I had the opportunity to hear Rev. Adam Hamilton at our Annual Conference in Western Pennsylvania. He shared a story about listening for God. He was on a stay-cation (you know, he took vacation but stayed home). A neighbor invited him to their church for Sunday service. It was a small Pentecostal church near his home. He said there were maybe 16 people counting the pastor’s family. During the sermon he found it hard to follow the message. It seemed the pastor was all over the place, and there was little logical connections to the sermon. While he was listening, he felt God speak to him about his critical approach to sermon listening. At that moment the pastor concluded the sermon by saying, “in all of that, God must have spoken to you somewhere!” Hamilton said he went away feeling that he had been touched by God that day. He says, “We forget how to listen and to listen for God to speak to us.” This is a very important lesson for disciples.
This summer you might be traveling and worship in other churches. Visiting pastors will cover the pulpits for vacationing pastors. We will have the opportunity to hear different speakers. I found these points from an article entitled “How to Hear a Sermon” compiled by Bob Kaylor, senior writer of Homiletics Magazine. He worked with this teaching from George Whitfield, the great preacher of John Wesley’s day, and a member of the Methodist Society in England. For the full article see the blog post at BobKaylor.com.
- Come ready to hear.
Says Whitefield, “Come to hear [the sermon] not out of curiosity, but from a sincere desire to know and do your duty. To enter his house merely to have our ears entertained, and not our hearts reformed, must certainly be highly displeasing to the Most High God, as well as unprofitable to ourselves.”
Preaching, at its best, is about call and response. We come not to evaluate the sermon or the preacher, or out of a sense of wanting to be religiously entertained for a while, but rather to hear the word of God and obey it. It doesn’t matter if the oration is exciting or flat; God’s word is in here somewhere, and you’ll hear it if you come prepared to receive it. Even the most poorly prepared and discombobulated sermon can be powerful if our hearts are opened by the Spirit to hear it.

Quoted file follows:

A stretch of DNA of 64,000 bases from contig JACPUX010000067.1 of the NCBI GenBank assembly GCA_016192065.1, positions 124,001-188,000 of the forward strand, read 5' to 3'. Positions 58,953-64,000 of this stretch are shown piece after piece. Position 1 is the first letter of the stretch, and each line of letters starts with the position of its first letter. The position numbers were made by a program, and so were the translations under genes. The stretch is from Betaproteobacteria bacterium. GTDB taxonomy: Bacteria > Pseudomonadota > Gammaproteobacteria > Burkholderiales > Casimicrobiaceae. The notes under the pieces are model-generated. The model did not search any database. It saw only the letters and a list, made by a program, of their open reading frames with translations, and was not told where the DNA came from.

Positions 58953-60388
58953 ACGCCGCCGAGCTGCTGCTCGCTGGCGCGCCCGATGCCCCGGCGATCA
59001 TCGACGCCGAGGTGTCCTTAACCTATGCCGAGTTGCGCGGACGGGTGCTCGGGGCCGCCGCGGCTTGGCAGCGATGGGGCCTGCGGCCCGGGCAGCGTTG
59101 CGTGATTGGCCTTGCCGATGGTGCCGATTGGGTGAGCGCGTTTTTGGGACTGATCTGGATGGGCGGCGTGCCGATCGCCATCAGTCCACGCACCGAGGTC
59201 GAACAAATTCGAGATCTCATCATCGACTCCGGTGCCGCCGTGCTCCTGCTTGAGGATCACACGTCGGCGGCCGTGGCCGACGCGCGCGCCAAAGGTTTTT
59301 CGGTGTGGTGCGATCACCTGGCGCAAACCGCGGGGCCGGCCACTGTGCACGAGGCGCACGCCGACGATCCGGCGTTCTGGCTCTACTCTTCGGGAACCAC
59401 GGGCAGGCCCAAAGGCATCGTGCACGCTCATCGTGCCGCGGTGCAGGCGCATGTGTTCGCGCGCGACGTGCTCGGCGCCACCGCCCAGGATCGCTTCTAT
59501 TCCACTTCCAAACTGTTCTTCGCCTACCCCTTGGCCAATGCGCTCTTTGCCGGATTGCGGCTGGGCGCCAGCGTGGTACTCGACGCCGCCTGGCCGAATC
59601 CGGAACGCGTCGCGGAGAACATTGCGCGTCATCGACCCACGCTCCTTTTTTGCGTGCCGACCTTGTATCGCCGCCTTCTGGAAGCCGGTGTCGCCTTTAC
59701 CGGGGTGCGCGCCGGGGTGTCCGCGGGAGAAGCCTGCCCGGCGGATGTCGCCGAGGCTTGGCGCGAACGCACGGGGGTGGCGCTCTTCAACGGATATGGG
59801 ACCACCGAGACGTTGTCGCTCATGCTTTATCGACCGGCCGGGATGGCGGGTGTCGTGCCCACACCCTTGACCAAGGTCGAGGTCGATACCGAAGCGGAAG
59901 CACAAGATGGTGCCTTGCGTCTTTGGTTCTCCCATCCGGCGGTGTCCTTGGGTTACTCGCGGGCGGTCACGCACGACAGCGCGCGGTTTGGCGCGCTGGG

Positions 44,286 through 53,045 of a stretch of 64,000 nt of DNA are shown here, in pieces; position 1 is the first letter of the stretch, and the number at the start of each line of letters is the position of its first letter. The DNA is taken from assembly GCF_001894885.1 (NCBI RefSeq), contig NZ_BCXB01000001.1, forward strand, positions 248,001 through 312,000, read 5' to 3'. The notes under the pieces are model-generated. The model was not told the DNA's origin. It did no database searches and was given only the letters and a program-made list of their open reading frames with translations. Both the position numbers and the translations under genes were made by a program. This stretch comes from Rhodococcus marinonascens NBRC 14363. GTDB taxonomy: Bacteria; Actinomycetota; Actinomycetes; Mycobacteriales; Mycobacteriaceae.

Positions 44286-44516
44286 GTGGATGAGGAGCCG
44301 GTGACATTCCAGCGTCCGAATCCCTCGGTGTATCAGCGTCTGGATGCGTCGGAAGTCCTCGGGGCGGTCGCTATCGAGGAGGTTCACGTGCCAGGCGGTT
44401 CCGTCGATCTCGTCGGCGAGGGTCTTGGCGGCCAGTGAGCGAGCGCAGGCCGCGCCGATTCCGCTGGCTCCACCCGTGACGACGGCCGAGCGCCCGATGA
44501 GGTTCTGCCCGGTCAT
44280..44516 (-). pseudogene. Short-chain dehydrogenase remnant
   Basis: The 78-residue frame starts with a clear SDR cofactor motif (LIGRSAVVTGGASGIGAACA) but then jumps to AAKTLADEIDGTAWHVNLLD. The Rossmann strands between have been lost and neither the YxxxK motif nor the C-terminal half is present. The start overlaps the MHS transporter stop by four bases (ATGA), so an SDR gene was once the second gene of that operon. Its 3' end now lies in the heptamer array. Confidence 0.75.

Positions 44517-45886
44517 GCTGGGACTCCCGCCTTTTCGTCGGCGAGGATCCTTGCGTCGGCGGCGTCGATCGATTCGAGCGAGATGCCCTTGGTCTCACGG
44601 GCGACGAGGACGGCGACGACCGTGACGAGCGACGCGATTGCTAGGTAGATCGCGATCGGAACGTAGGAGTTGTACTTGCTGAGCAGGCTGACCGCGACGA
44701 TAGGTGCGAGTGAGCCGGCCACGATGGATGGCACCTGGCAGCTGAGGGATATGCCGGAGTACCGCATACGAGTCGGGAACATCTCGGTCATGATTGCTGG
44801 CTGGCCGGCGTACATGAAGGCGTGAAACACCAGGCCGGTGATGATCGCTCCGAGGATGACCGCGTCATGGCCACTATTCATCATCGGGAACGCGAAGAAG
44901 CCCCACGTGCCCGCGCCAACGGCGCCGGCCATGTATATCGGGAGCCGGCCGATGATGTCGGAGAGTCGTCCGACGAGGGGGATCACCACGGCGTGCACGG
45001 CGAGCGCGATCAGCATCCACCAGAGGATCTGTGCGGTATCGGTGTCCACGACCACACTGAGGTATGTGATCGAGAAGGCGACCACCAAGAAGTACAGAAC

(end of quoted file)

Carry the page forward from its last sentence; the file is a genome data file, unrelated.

- Listen for the word of God.
This leads to Whitefield’s second piece of advice: “Give diligent heed to the things that are spoken from the word of God.” If a king or president were to issue a life-or-death proclamation, and your survival depended on whether you listened to it and did what was necessary, you’d put aside everything else to listen to it. So, says Whitefield, “Shall we not pay the same respect to the King of kings and Lord of lords, and lend an attentive ear to his ministers when they are declaring, in his name, how our pardon, peace and happiness may be secured?”
- Focus on the word more than the preacher.
“Do not entertain the least prejudice against the preacher,” says Whitefield, but also, “be careful not to depend too much on the preacher or think too highly of him [or her] than you ought to think.” Preachers do not speak on their own, but in Christ’s name, and a lot of people have been converted to Christ under bad preaching. And just because a preacher has a multi-million dollar building in which to preach and has better hair than you doesn’t mean that we should be envious. In the end, we’re all broken vessels containing the treasure of the gospel.
Every preacher is merely an ambassador, a messenger for Christ.
As Whitefield put it, “Other men may preach the gospel better than I, but no man can preach a better gospel.” If you listen for Christ in the sermon, it won’t matter who’s preaching. And if you don’t hear Christ, then it’s not preaching at all no matter how good it sounds.
- Apply what you are hearing to your life.
Good preaching is not just about Christ, however; it’s about what we will do with what Christ has told us. “Make particular application in your hearts of everything that is delivered,” says Whitefield. It’s so easy to think that the sermon we’re hearing is for someone else instead of for us. When the disciples were confronted with the reality that one of them was going to betray Jesus, their first response was, “Is it I?” That’s a great question to have in your mind as you hear a sermon. Good preaching will not just stir our hearts; it will also move us, under the Spirit’s direction, toward a new trajectory of life.
- Devote time to prayer before and after the sermon.
Last, and perhaps most important, Whitefield says that we should “Pray to the Lord, before, during and after every sermon, to endue the minister with power to speak, and to grant you a will and ability to put into practice what [the Lord] shall show from the Book of God to be your duty.” Prayer is the best preparation for worship and for hearing a sermon. Pray that God will reveal his word and will to you that day. Pray for the preacher who delivers the sermon. We all know that we need the help! And then after worship, pray that God would strengthen and encourage you toward transformation.
“How to Hear a Sermon,” Bob Kaylor, Homiletics Magazine
May you encounter God in a new way this summer. May your travels take you closer to God.
It is an Honor to be your Pastor, Tim